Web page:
by Morey Stettner
Almost everyguru has a cute, catchy rule of thumb. But despite all the easy-to-remember gimmicks, the majority of these tools are downright silly.
What’s astounding is how otherwise smart people succumb to dishing out lame advice. Consider Suzy Welch. The former editor-in-chief of Harvard Business Review, she’s the author of the new book 10-10-10.
While prominent folks laud the book (historian Doris Kearns Goodwin calls it “a triumph”), I have my qualms. Welch’s premise: When you face a tough decision, ask yourself how your choice will affect your life in 10 minutes, 10 months and 10 years.
That sounds great in theory. But how can you possibly know the consequences of a choice over the long term? If you’re inclined to go ahead and take a risk, you’ll probably inflate the positive repercussions and downplay the negatives.
Another rule that seems impressive at first glance is Stephen Covey’s 90/10 Principle: 90 percent of life is dictated by how you react; 10 percent consists of what happens to you.
Covey has a point: You cannot control events, but you can control your reaction. It’s a wise observation that you’ve surely heard thousands of times.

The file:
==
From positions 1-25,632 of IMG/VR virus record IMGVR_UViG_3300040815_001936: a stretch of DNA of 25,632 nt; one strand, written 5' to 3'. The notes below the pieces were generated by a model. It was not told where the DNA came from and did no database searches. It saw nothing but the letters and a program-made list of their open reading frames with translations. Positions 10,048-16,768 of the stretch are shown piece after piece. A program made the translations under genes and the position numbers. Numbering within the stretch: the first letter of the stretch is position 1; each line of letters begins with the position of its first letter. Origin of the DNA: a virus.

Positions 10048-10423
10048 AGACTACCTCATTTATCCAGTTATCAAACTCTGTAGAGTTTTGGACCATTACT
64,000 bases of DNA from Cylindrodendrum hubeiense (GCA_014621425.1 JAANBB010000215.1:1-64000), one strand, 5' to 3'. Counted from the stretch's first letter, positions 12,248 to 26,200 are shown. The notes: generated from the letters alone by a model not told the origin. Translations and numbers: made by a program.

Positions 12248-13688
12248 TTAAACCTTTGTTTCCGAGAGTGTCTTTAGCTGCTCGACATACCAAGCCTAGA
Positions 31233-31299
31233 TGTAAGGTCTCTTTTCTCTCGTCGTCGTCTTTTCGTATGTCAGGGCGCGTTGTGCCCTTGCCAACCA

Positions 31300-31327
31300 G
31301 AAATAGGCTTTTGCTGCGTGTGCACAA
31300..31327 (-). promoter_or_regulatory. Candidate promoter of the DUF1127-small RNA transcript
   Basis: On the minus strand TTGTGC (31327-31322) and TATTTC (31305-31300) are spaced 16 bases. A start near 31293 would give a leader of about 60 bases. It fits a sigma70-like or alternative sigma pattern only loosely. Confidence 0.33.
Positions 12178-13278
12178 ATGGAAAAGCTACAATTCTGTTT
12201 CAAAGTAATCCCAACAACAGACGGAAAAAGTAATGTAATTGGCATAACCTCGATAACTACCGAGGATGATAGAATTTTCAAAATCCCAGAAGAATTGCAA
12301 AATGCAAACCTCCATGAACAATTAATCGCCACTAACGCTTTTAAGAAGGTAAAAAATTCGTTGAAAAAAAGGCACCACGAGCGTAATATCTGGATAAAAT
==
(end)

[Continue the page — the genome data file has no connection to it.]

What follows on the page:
But this 90/10 ratio strikes me as wildly random. Perhaps 30 or 50 or 70 percent of life involves what happens to you. Covey’s construct seems facile and designed to oversimplify rather than enlighten.
Maybe I’m being too harsh. After all, I’ve written some management books and devised catchy rules of my own that readers tell me they love.
But I urge you to look past the hokey acronyms (TEAM stands for Together Everyone Achieves More!) and examine the underlying point.
- Maximizing business travel deductions: Use the easy way
- Tell managers and supervisors: Absolutely no comments on pregnancy, parenthood allowed
- Don't rely on software alone to determine employee's FMLA eligibility
- How to strategically manage turnover
- Make sure firing decision was independent of FMLA status